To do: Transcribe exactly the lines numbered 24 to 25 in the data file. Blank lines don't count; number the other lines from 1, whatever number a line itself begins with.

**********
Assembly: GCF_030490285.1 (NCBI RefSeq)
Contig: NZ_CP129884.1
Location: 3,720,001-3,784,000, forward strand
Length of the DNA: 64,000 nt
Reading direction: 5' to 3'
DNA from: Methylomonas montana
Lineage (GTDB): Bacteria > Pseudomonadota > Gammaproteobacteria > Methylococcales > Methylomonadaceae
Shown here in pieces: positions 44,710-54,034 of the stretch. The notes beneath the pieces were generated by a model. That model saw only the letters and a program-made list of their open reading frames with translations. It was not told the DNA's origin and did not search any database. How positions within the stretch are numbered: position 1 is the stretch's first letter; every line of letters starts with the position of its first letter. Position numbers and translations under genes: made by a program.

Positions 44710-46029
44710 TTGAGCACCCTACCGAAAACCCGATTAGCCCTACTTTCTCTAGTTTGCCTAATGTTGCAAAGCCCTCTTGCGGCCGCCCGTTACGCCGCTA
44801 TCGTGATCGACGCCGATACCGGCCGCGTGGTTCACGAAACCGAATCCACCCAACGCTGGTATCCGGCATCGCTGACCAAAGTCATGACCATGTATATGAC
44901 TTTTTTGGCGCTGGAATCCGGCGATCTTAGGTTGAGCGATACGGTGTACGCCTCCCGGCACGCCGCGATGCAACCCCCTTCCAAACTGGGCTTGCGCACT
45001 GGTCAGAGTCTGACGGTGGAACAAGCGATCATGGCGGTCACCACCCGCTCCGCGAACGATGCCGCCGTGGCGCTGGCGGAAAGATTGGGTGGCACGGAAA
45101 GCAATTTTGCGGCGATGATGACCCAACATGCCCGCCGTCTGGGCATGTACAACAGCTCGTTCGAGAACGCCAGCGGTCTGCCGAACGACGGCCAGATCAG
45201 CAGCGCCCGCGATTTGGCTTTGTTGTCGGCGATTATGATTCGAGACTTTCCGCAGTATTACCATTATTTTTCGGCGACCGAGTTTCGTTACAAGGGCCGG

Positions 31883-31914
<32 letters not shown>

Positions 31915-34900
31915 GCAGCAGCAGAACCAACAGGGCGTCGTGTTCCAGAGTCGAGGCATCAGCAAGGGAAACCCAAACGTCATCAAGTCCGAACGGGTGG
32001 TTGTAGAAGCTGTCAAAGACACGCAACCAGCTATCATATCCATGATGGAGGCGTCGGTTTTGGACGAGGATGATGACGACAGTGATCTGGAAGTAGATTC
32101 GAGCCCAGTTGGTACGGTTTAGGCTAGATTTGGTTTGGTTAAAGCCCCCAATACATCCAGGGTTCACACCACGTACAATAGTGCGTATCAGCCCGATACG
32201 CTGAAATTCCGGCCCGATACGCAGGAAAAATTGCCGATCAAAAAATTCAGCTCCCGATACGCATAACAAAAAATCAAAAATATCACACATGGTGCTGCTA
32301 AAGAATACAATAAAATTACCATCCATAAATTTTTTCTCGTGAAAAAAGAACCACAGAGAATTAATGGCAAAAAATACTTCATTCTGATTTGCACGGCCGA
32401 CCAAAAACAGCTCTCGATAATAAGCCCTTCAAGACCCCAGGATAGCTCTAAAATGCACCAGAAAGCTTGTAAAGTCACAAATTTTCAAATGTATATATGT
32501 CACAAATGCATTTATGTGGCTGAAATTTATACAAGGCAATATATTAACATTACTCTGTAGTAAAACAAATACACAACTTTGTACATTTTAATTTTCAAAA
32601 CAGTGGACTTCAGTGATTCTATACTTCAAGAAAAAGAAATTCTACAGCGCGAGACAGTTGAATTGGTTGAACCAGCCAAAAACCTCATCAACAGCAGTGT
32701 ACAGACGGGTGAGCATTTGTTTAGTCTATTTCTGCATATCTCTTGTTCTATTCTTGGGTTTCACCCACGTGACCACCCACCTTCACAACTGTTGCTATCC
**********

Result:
32401 CCAAAAACAGCTCTCGATAATAAGCCCTTCAAGACCCCAGGATAGCTCTAAAATGCACCAGAAAGCTTGTAAAGTCACAAATTTTCAAATGTATATATGT
32501 CACAAATGCATTTATGTGGCTGAAATTTATACAAGGCAATATATTAACATTACTCTGTAGTAAAACAAATACACAACTTTGTACATTTTAATTTTCAAAA